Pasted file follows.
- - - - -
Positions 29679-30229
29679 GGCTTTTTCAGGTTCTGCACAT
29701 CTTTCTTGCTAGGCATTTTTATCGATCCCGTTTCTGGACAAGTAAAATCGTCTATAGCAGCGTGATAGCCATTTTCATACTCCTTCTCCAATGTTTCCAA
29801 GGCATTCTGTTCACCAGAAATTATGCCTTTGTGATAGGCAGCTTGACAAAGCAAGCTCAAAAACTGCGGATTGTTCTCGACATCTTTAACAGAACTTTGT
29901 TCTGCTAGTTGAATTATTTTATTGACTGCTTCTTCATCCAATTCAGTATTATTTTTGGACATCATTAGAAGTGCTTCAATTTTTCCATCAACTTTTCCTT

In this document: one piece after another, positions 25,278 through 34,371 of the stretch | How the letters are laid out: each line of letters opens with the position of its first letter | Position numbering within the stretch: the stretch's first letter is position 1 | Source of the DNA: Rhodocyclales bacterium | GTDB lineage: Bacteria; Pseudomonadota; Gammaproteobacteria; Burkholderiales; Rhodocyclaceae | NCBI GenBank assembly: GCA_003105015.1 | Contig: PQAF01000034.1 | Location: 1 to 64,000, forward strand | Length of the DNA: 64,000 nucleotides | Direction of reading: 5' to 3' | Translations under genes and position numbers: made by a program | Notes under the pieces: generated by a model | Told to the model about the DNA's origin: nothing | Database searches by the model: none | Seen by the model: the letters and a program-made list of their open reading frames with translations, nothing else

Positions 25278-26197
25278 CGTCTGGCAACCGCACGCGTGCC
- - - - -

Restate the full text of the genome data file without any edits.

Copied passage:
Positions 29679-30229
29679 GGCTTTTTCAGGTTCTGCACAT
29701 CTTTCTTGCTAGGCATTTTTATCGATCCCGTTTCTGGACAAGTAAAATCGTCTATAGCAGCGTGATAGCCATTTTCATACTCCTTCTCCAATGTTTCCAA
29801 GGCATTCTGTTCACCAGAAATTATGCCTTTGTGATAGGCAGCTTGACAAAGCAAGCTCAAAAACTGCGGATTGTTCTCGACATCTTTAACAGAACTTTGT
29901 TCTGCTAGTTGAATTATTTTATTGACTGCTTCTTCATCCAATTCAGTATTATTTTTGGACATCATTAGAAGTGCTTCAATTTTTCCATCAACTTTTCCTT

In this document: one piece after another, positions 25,278 through 34,371 of the stretch | How the letters are laid out: each line of letters opens with the position of its first letter | Position numbering within the stretch: the stretch's first letter is position 1 | Source of the DNA: Rhodocyclales bacterium | GTDB lineage: Bacteria; Pseudomonadota; Gammaproteobacteria; Burkholderiales; Rhodocyclaceae | NCBI GenBank assembly: GCA_003105015.1 | Contig: PQAF01000034.1 | Location: 1 to 64,000, forward strand | Length of the DNA: 64,000 nucleotides | Direction of reading: 5' to 3' | Translations under genes and position numbers: made by a program | Notes under the pieces: generated by a model | Told to the model about the DNA's origin: nothing | Database searches by the model: none | Seen by the model: the letters and a program-made list of their open reading frames with translations, nothing else

Positions 25278-26197
25278 CGTCTGGCAACCGCACGCGTGCC